Commerce Secretary Wilbur Ross labeled China as “the most highly protectionist of the big countries” in his recent interview with the Wall Street Journal. China is a difficult investment environment for foreign firms in some industries, but its trade protection is modest, not significantly above that in large high-income economies like the United States.
China was a highly protectionist trading nation three decades ago, before it initiated negotiations to join the World Trade Organization (WTO). But to qualify for entry and to fulfill its WTO commitments after entry, China drastically reduced its average statutory tariff from about 45 percent in the mid-1980s to only 10 percent in 2015.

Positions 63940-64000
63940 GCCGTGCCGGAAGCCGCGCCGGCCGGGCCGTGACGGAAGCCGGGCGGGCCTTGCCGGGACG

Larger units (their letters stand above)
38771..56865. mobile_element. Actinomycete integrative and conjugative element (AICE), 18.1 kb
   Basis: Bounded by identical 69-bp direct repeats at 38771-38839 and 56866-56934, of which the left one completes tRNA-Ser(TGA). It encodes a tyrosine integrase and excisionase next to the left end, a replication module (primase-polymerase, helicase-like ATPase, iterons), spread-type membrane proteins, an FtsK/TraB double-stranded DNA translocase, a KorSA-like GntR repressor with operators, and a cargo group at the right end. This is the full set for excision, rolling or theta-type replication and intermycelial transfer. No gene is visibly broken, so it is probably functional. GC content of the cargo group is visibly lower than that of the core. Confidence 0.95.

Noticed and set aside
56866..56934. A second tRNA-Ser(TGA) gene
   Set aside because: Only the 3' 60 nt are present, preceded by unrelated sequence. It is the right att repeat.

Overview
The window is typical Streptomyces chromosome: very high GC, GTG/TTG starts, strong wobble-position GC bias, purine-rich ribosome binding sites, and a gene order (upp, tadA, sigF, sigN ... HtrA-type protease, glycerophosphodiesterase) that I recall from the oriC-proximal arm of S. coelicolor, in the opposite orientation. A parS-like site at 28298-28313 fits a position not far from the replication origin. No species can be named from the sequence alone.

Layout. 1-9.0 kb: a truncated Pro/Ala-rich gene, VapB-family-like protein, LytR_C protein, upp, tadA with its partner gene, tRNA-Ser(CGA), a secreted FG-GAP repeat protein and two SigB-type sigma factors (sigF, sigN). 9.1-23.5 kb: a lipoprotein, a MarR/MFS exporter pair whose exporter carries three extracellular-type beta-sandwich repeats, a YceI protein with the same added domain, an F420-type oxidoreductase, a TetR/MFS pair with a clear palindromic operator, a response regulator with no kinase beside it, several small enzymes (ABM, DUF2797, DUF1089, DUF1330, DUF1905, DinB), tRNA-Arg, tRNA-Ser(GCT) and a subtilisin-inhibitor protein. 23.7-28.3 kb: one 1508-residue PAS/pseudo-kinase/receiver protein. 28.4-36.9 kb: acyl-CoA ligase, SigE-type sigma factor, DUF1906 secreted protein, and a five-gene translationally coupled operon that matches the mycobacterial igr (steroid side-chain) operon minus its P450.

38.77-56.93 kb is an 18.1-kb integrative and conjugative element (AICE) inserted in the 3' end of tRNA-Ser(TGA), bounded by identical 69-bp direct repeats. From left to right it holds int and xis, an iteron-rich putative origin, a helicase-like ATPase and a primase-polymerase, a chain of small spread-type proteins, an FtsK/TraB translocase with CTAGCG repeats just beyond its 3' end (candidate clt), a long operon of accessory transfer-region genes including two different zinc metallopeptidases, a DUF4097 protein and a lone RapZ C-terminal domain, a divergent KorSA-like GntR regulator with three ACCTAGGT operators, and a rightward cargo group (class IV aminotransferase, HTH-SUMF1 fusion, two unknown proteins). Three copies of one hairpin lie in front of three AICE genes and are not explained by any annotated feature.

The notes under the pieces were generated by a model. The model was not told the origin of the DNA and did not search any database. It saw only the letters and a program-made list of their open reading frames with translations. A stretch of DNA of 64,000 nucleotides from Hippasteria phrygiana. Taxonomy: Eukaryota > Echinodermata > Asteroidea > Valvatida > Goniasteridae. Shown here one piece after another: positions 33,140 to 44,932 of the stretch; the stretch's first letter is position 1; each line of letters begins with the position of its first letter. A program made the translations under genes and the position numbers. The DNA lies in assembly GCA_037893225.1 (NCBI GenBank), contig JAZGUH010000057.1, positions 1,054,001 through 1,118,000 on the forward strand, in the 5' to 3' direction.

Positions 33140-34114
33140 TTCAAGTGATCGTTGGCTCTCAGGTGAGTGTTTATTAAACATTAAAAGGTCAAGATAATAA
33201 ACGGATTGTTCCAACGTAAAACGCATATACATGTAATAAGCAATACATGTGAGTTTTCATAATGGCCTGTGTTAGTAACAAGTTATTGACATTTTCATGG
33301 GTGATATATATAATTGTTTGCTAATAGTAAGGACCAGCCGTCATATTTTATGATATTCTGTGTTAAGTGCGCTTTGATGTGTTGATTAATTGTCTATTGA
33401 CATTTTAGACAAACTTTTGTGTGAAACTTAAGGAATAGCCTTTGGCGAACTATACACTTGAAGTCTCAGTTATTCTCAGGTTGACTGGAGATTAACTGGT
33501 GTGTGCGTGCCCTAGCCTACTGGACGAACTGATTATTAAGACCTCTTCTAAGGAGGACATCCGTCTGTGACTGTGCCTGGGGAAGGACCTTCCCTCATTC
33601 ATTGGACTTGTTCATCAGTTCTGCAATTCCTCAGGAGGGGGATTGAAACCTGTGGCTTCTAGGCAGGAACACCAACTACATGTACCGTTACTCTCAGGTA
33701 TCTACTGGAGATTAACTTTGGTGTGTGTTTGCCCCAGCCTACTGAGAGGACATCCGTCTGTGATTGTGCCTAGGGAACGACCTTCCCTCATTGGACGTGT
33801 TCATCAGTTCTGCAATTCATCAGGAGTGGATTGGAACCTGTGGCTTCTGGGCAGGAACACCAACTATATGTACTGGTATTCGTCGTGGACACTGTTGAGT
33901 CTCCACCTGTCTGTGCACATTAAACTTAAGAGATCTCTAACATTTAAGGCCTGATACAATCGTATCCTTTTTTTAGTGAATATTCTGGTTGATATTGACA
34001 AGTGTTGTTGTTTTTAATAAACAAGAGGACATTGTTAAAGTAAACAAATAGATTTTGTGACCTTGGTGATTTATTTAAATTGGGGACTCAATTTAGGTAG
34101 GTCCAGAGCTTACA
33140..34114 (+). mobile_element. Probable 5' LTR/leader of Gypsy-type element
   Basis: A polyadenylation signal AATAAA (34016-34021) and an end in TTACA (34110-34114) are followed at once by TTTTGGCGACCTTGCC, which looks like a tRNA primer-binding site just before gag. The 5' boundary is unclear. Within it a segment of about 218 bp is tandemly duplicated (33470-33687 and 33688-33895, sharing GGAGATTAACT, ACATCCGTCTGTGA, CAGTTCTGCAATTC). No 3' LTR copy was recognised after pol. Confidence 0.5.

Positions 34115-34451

The figure below shows the weighted average applied tariff rate for the 10 largest economies. China at 3.4 percent is slightly above the seven advanced industrial economies but well below rates applied in Brazil and India, the two other big economies.
Figure 1 Weighted average applied tariff of 10 big countries in 2015 (percent)
Note: Data for India is for 2013, the most recent available year.
Source: World Development Indicators.
China has also eliminated most of its once pervasive nontariff barriers, such as import quotas and licensing requirements. It does retain tariff rate quotas but has reduced the number of products covered, from 16 in 2001 to only 8 in 2015, and the quotas for these products have been substantially increased. In comparison, the United States maintains tariff rate quotas on 9 products.
 China's rate of 3.4 percent is less than the 10 percent statutory rate for two reasons. First, China applies tariffs on some imports at rates less than the statutory level. Second, the lower figure is trade-weighted rather than a simple average.